PHILADELPHIA, PA—Gothic rock impresario DJ Patrick Rogers hosted the 15th anniversary edition of the venerable Philadelphia institution, Dracula’s Ball, the first Saturday in June. The event is generally held quarterly, usually with a special Halloween edition (as will be the case again later this year).
In recent years, the consistent venue is the vast, multi-level club Shampoo, out on the northern, industrial periphery of Philly, among the factories, warehouses and barbed wire-enclosed storage lots. Those of us who have been attending for these many years recall a prior tradition of hosting Dracula’s Ball at Philadelphia’s Trocadero.
Held four times a year, the event draws goths of every stripe: those who love live music performances by big name groups within the darkwave/industrial genre, those who live to dance to recordings of that same type in dimly lit crypts, and those who merely like to dress up in morbid-themed outfits. The main costume is vampiric, as the name of the event suggests (i.e. capes, amulets and fangs). Rogers himself addresses the crowd through an elaborate set of permanently implanted fangs. There are also less menacing steampunks in Victorian attire and cyber goths dressed in post-apocalyptic style crowned with multicolored dreadlock extensions and wearing bulky boots. Studded black leather outfits are worn by the fetish crowd and concert tees by yet another contingent of attendees.
There is no actual dress code, so at least one out-of-place nerd in a plaid shirt and jeans wandered aimlessly, as did a chubby matron wearing a white t-shirt that displayed her extreme muffin-top physique to great disadvantage.
Among the most attractive was the impeccably dressed family of North Jersey celebrity hostess Madame X, along with her statuesque spouse Peter and their six-year-old son, who, impeccably attired in tails, seemed completely at ease mingling with even the most grotesque attendees at the ball.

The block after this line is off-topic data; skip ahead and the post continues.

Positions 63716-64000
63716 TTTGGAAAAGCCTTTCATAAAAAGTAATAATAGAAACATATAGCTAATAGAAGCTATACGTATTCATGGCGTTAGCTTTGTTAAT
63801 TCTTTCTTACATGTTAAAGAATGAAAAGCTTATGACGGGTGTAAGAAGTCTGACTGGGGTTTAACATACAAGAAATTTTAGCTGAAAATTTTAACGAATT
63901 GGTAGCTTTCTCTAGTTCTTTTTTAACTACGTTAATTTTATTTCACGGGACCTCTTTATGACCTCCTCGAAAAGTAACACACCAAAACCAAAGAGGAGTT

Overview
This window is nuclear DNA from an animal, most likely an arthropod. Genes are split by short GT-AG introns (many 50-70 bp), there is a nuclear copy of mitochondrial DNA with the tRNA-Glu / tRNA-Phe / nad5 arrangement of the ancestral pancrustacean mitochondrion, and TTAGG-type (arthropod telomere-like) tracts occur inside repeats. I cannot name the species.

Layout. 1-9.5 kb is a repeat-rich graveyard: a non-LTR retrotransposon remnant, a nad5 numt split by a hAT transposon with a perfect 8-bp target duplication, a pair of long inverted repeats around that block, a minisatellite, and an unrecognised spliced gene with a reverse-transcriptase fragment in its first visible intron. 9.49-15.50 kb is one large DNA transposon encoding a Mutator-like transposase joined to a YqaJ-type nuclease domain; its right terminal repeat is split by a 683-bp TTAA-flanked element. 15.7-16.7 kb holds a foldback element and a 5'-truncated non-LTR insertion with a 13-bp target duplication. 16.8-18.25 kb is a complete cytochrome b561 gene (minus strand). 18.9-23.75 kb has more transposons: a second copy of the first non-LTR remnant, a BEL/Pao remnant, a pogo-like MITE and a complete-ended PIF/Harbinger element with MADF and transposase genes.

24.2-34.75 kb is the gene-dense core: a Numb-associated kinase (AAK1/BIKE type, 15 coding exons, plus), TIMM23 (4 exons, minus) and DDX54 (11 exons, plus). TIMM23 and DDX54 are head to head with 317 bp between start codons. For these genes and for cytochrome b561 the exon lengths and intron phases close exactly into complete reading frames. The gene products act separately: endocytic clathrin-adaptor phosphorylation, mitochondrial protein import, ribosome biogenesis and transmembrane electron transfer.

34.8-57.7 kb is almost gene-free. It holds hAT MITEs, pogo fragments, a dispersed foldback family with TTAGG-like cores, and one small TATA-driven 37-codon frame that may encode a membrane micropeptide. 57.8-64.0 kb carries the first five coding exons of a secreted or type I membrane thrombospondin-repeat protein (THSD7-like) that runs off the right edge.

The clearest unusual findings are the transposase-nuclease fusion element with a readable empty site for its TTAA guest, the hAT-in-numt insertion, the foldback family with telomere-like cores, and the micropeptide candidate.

Three or more dance floors were provided at this multi-level venue, even including an outdoor space under a tent where the few die-hard cigarette addicts were banished in compliance with Philadelphia law. DJs Jack Phoenix, Solaries and Heaven Malone played every variety of EBM, industrial, darkwave and classical goth. Some dancers migrated from one floor to another while others stayed put in the same spot all night, even missing the live acts.
The first of these was the Canadian synthpop group Ayria that charged the spectators up with a high-energy stage performance fronted by the charismatic and talented vocalist Jennifer Parkin. They proved a tough act to follow, even for the more famous German group, Project Pitchfork, whose performance was all but obliterated by ear-and skull-splitting noise, incomprehensible vocals and instrumental cacophony. Their lack of distinguishing qualities and incoherent music left this reporter with the impression that their fame rests upon being the lowest common denominator in the genre.
On its 15th anniversary, Dracula’s Ball proves again to be the significant event to attend in the Tri-State Area for both committed denizens of the scene as well as mere curiosity seekers. Did I mention bars? Yes, there are at least three well-stocked bars for those who just want to imbibe while they gawk at the beautiful and not-so-beautiful of this demimonde that have come from far and wide to populate the event every three months for the past 15 years.